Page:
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Editorial: Hakuho's record-breaking 1,048 career wins worthy of praise

Winning 1,048 sumo matches and breaking the record for most career wins is an incredible feat. And yokozuna Hakuho has managed to accomplish it.

Even before his latest achievement, Hakuho had already broken multiple records. He has clinched the championship as a top-division sumo wrestler 38 times, and as yokozuna, has set a record of 760 wins. He has also been the winningest sumo wrestler throughout the year's six professional sumo tournaments a record nine times.

Despite the remarkable records that Hakuho has already set, his latest, which took him over 16 years to achieve, is especially significant. Of Hakuho's 1,048 wins, he has won 954 of them as a sumo wrestler in the top division. Ever since he entered the top division in the 2004 Summer Grand Sumo Tournament, three years after he first stepped into the ring as a non-ranked sumo wrestler in the 2001 Spring Grand Sumo Tournament, he has never dipped into a lower division.

Kaio, who was the previous career wins record holder, won 879 bouts of his 1,047 total wins in the top division. As for the late Chiyonofuji, who holds the record for the third most career wins at 1,045, he won 807 in the top division. This makes Hakuho the only person to have ever won more than 900 matches in the top division. It's something that could only be accomplished because he has remained in the top division for a long time and has, at the same time, stayed strong.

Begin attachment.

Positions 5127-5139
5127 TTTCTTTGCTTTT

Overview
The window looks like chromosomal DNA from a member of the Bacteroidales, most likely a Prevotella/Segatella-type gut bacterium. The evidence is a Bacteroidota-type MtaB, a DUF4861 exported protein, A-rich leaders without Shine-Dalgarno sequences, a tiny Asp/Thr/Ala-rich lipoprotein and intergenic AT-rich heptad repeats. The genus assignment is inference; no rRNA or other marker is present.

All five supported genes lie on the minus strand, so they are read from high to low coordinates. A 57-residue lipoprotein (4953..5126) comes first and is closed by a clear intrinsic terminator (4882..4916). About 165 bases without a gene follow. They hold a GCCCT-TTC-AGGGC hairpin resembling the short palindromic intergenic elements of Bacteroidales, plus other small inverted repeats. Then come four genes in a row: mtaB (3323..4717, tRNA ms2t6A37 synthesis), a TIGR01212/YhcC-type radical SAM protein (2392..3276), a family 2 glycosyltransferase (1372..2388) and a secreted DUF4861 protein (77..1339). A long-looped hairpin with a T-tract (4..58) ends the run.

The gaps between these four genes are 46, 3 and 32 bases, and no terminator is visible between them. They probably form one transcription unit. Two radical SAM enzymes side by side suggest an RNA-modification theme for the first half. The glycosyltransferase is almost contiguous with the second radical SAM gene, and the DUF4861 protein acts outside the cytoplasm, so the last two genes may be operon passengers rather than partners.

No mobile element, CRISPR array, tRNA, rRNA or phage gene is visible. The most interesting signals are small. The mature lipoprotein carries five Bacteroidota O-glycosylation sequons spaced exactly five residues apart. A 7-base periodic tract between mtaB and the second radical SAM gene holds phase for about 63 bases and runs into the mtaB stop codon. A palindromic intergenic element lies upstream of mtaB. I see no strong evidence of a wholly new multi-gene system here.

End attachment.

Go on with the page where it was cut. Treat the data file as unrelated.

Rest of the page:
When Hakuho first came to Japan at age 15, he was 175 centimeters tall and weighed less than 70 kilograms. Sumo stables were hesitant to take him in because of his small size, and when a stable finally did decide to accept him, Hakuho's tourist visa was just about to expire. Who then could've imagined that a teenager that size would one day become an esteemed yokozuna?

Ever since his early days at the sumo stable, Hakuho would go to the training room by himself even on his days off, and repeat basic movements such as stomping and shuffling, over and over again. The steady but dedicated efforts are what contributed to Hakuho's amazing records.

Following the 2010 retirement of compatriot and fellow yokozuna Asashoryu, Hakuho was the lone yokozuna for 15 grand sumo tournaments. In 2011, when a match-fixing scandal took the sumo world by storm, Hakuho won his seventh consecutive championship -- a record he shared with Asashoryu. As the sumo world was shaken to its core, Hakuho defended the sport with his spectacular performance as yokozuna, a position that puts one's sumo career in constant danger of ending unless one continues to win.

In recent years, Hakuho has been prone to injuries and has sat out an increasing number of tournaments. Yet he continues to win using wide range of tricks. Even the jinx that yokozuna who adopt the "shiranui" style in their ring-entering ceremony have short careers has been proven wrong by Hakuho.

Hakuho's contributions are not limited to what he does at grand sumo tournaments. He hosts the annual Hakuho Cup, a friendly sumo tournament in which approximately 1,000 boys from Japan and around the world participate. It is one of the ways the yokozuna does his part in expanding the sumo population.

He says his dream is to one day have a sumo stable in Tokyo's ritzy Ginza district, which sees many tourists from abroad. We can guess that his wish is to expose people from all over the world to sumo.

With the naming of Kisenosato as yokozuna earlier this year, in addition to Hakuho's major achievements, the popularity of sumo, which had at one point reached an all-time low, has bounced back. Our hope is that Hakuho will continue to guide the sumo world toward a bright future.

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